CPR offers other advantages as shown in Figure 2. In this example, the filter was designed using three training images (representing the face of the subject with illumination-shadow in the left half, in the right half and no shadow) of one subject retrieved from the well-known Carnegie Mellon University PIE (pose, illumination and expression) face database.4 The filter was tested with a face image (of the authentic subject) where part of his face was blocked and the image was off-center.
Figure 2. Left: Centered and full test image (top) and resulting correlation output (bottom). Right: Shifted and partially occluded test image (top) and resulting correlation output (bottom).
The shifting of the image also shifted the correlation peak to a new position (Figure 2, bottom right), a result of the shift-invariance of the filter, but without affecting peak sharpness and thus the verification performance. In contrast, many image-based algorithms fail completely when the live face image has one of the eyes closed or obscured, since they use the eye centers as a starting point to normalize the image.5 However, no single region is overly critical for correlation-filter performance, thus conveying to CPR methods the ability to offer graceful degradation.
Face recognition is gaining increased importance. In recognition of this fact, the National Institute of Standards and Technology (NIST) has recently created the Face Recognition Grand Challenge (FRGC)6 to promote the development of face recognition research. We have applied CPR methods to FRGC data with excellent results.7,8
While this short summary focused on face recognition, CPR is proving equally applicable for other image biometrics.
Vijayakumar Bhagavatula and Marios Savvides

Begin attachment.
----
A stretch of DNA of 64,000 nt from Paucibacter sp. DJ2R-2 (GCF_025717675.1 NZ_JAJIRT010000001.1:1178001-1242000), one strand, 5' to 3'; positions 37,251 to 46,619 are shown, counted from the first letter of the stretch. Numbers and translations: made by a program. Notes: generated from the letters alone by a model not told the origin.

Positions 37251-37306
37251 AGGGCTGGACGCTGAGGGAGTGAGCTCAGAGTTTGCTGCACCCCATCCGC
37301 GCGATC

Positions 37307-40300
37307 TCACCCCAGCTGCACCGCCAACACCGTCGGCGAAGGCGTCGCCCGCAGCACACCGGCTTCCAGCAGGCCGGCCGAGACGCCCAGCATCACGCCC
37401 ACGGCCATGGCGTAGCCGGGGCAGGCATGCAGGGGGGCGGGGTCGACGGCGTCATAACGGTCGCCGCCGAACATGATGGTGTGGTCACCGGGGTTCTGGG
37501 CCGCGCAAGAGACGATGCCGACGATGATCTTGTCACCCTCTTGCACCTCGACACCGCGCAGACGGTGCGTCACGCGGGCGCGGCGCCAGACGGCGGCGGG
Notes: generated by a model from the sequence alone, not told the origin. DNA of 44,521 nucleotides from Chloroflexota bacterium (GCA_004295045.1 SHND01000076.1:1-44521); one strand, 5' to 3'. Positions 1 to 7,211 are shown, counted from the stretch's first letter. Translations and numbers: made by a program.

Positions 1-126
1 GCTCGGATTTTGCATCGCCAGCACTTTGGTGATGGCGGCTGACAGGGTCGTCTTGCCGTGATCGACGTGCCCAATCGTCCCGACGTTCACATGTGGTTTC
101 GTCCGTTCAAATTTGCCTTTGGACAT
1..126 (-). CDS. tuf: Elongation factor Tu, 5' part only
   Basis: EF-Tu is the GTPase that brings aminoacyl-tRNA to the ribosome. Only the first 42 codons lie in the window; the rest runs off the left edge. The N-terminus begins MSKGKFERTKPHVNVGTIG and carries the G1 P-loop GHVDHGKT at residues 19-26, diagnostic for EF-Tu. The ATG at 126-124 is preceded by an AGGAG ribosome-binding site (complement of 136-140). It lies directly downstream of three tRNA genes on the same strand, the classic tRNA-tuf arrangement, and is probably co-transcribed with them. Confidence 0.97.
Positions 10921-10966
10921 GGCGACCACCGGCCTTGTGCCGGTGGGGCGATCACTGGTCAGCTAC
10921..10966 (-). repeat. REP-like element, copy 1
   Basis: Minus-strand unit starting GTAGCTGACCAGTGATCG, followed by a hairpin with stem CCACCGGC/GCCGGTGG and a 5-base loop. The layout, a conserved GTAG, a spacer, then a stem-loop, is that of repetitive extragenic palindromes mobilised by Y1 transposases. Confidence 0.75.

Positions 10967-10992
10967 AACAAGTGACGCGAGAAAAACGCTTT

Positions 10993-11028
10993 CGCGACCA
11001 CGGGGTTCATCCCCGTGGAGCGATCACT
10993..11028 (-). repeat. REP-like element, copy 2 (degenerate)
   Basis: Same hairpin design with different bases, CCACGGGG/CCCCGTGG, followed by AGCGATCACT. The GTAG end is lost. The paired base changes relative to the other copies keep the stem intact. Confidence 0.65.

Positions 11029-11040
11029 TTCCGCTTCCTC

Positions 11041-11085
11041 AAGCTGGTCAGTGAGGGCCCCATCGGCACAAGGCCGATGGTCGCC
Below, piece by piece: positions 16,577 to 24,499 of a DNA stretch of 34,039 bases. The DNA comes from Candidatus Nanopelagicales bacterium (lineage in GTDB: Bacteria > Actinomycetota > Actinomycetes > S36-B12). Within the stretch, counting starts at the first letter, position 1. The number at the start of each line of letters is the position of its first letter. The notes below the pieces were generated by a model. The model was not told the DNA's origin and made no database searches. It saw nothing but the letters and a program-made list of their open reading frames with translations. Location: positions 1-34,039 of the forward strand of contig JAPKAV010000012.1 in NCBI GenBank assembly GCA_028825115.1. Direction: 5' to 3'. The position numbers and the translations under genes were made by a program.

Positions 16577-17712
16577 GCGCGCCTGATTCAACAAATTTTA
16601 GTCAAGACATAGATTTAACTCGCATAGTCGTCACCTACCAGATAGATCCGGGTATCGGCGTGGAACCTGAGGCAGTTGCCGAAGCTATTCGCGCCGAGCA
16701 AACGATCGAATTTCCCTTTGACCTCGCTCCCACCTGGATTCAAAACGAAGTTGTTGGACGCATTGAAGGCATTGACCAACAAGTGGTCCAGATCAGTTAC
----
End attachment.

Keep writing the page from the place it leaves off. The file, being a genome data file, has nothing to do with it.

Electrical and Computer Engineering, Carnegie Mellon University
Prof. Vijayakumar Bhagavatula is a Professor in the ECE Department at CMU. He served as the Acting Department Head during 2004–2005. His research interests include pattern recognition and coding and signal processing for data storage. He has co-authored some 400 publications and is a Fellow of both the OSA and the SPIE. In addition, he has served on the technical program committees of SPIE conferences Biometrics for Human Identification and Optical Pattern Recognition and has published several papers in SPIE conference proceedings.
Dr. Marios Savvides obtained his PhD in Electrical & Computer Engineering, Carnegie Mellon University in 2004.He is currently a Research Assistant Professor there with a joint appointment in Carnegie Mellon's CyLab. His research interest is in Biometric Recognition of Face, Iris and Fingerprint and Palmprint modalities.He is a member of IEEE and SPIE and serves on the Program Committee of several Biometric conferences. sHe is also listed in 2006 Edition of Marquis' Who's Who in America. He has authored and co- authored over 60 conference and journal articles in the Biometrics area and has filed two patent applications in this field.